Learn practical lighting set-ups in a controlled environment and on location. We'll be using state-of-the-art High Definition digital cameras and utilising a professional lighting crew over the next two days (and the grips on the Thursday). Learn how to achieve the best possible "look" with minimum set-ups and lighting changes. On these two practical days, students will take crewing roles and responsibilities and take turns operating state-of-the-art equipment under the guidance of a professional crew. We'll learn how to block scenes, how to work with actors and how to work with gaffers. We'll also see how steadicam works to enhance storytelling and add production values through camera movement. The whole class will collaborate to make a short film in class over these 2 days. Conducted by DoP Jaems Grant ACS, Cinematographer Con Filippidis, David and Chris Parkinson (Lighting Director/Gaffer The Extraordinary Tale of William Buckley, Blue Murder, On the Beach, Infini, The Recorder) and Harry Panagiotidis (Steadicam Operator), Harry has over 40 Australian and US feature films credits as Steadicam operator and camera operator. Recent films include The Cup, Burning Man, Don’t Be Afraid of the Dark, The Knowing, Ghost Rider, Irresistible, Holy Smoke, The Lion Witch and the Wardrobe, and The Book of Revelations. In addition to feature films, Harry works on many of Australia’s most popular TV drama series and on a wide range of television commercials.
Wednesday 8 January.
Day 4. Perfecting the Shot
Continuing on from the previous day we'll experiment with camera movement using Fischer dollies on wheels and tracks. We'll learn how the DoP works with the grips to get the best shots. We'll work through more complexities on set with grips, gaffers, sound recordist, boom operator, camera operator, 1st assistant camera (focus puller), 2nd assistant camera (clapper loader) and actors to emulate a professional set. The whole day will be spent shooting scenes in a realistic film set environment. Conducted by DoP Jaems Grant ACS, Cinematographer Con Filippidis, Gaffers David and Chris Parkinson and Dean Garro and Tony Hall (Grips The Extra, Ghost Rider, True Stories, Please Like Me).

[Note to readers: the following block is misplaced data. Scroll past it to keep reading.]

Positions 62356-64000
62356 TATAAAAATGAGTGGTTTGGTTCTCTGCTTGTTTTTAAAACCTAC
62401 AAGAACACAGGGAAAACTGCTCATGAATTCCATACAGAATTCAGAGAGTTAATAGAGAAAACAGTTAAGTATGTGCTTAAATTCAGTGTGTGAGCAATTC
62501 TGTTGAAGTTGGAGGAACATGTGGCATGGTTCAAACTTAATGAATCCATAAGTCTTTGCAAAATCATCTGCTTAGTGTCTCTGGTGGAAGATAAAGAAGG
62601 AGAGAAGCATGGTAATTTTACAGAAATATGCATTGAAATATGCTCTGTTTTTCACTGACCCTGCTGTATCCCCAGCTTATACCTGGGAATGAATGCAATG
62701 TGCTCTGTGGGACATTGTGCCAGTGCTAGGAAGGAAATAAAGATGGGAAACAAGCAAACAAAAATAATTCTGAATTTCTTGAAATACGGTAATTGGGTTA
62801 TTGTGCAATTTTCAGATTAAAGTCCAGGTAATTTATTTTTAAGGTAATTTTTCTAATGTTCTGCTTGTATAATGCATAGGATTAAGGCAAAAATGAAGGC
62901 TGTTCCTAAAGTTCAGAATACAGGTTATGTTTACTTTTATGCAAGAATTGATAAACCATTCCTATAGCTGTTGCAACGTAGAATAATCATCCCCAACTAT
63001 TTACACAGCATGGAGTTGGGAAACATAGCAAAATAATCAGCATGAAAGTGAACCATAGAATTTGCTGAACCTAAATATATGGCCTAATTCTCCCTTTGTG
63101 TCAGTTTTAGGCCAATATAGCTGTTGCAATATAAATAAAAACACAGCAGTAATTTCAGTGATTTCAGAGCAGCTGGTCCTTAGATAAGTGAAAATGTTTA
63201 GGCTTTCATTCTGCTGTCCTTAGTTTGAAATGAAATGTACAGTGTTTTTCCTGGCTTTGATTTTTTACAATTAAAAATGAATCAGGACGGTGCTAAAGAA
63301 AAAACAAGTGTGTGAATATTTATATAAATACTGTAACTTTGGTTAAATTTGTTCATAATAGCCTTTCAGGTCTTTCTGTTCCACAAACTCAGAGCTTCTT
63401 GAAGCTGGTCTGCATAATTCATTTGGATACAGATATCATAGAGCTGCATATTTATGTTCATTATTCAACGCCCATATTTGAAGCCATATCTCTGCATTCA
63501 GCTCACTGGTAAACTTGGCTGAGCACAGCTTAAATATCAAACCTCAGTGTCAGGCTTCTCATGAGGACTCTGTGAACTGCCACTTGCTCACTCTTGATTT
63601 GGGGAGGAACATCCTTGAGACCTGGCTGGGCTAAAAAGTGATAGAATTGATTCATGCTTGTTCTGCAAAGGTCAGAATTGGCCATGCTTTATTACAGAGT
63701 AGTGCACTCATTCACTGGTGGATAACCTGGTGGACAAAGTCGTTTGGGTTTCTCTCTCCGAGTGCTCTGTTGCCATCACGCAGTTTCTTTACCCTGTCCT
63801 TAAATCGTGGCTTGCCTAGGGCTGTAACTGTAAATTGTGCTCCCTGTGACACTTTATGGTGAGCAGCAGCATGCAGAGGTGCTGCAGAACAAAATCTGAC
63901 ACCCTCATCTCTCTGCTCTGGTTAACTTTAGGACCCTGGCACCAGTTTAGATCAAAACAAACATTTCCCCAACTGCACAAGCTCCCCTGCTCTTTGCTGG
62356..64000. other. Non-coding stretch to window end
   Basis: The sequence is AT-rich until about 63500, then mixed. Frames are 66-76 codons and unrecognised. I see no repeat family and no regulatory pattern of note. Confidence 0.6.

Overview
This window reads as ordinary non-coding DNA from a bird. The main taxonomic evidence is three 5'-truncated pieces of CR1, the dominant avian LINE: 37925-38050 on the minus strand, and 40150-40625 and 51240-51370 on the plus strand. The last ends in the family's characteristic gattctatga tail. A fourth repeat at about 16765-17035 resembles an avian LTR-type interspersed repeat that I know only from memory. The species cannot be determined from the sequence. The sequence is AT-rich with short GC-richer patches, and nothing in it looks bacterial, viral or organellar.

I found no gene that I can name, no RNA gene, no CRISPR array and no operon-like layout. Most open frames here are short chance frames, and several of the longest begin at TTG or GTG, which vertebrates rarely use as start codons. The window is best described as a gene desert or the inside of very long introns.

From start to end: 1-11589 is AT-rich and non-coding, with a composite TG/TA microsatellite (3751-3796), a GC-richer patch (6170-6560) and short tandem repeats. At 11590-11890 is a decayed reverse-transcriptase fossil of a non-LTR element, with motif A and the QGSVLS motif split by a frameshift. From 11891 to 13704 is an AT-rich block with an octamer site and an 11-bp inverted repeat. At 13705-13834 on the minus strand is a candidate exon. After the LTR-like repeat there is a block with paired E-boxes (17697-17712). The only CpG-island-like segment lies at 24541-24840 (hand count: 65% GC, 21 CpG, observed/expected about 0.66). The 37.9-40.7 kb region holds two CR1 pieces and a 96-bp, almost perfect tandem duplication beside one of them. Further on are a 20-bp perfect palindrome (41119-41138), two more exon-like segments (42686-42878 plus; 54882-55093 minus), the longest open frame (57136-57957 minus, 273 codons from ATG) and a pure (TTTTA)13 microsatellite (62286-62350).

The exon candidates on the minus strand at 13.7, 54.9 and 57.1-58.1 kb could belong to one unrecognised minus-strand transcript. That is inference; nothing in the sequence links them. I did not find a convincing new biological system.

Thursday 9 January.
Day 5. New Technologies and Post Production
We'll explore the latest filmmaking practices including post production paths and colour grading. We'll look at the best ways to shoot digital to get the most from the format. We'll look at ways to manage data on set through verification programs such as Shotput Pro, and last but not least, we'll view and analyse the films students have shot during the course and one lucky student will win a Blackmagic camera for best overall effort during the course. Conducted by DoP Jaems Grant ACS, Cinematographer Con Filippidis and Colour Grader Marcus Smith, The Secret River, Barracuda, Nowhere Boys, The Wrong Girl).
Friday 10 January.
Friday 10 January.
The Cinematography days use state-of-the-art professional equipment and are taught by a full camera, lighting and grip crew.
*Note: Low Budget/No Budget Filmmaking 2 day course (Jan 11/12, 2020) is a separate course following straight on from Script to Screen.
9.30 am to 5.30 pm all days.
Filmmaking Summer School Certificate
Certificates will be awarded to 8 days Script to Screen course. Extra courses will be added if you attend more than the 8 days course.
The 2020 Filmmaking Summer School will be held at International House, The University of Melbourne, 241 Royal Parade, Parkville VIC 3052241 Royal Parade, Parkville VIC 3052.
Accommodation is available at the course.
A maps & details of International House and how to get there will be supplied with enrolment/welcome details.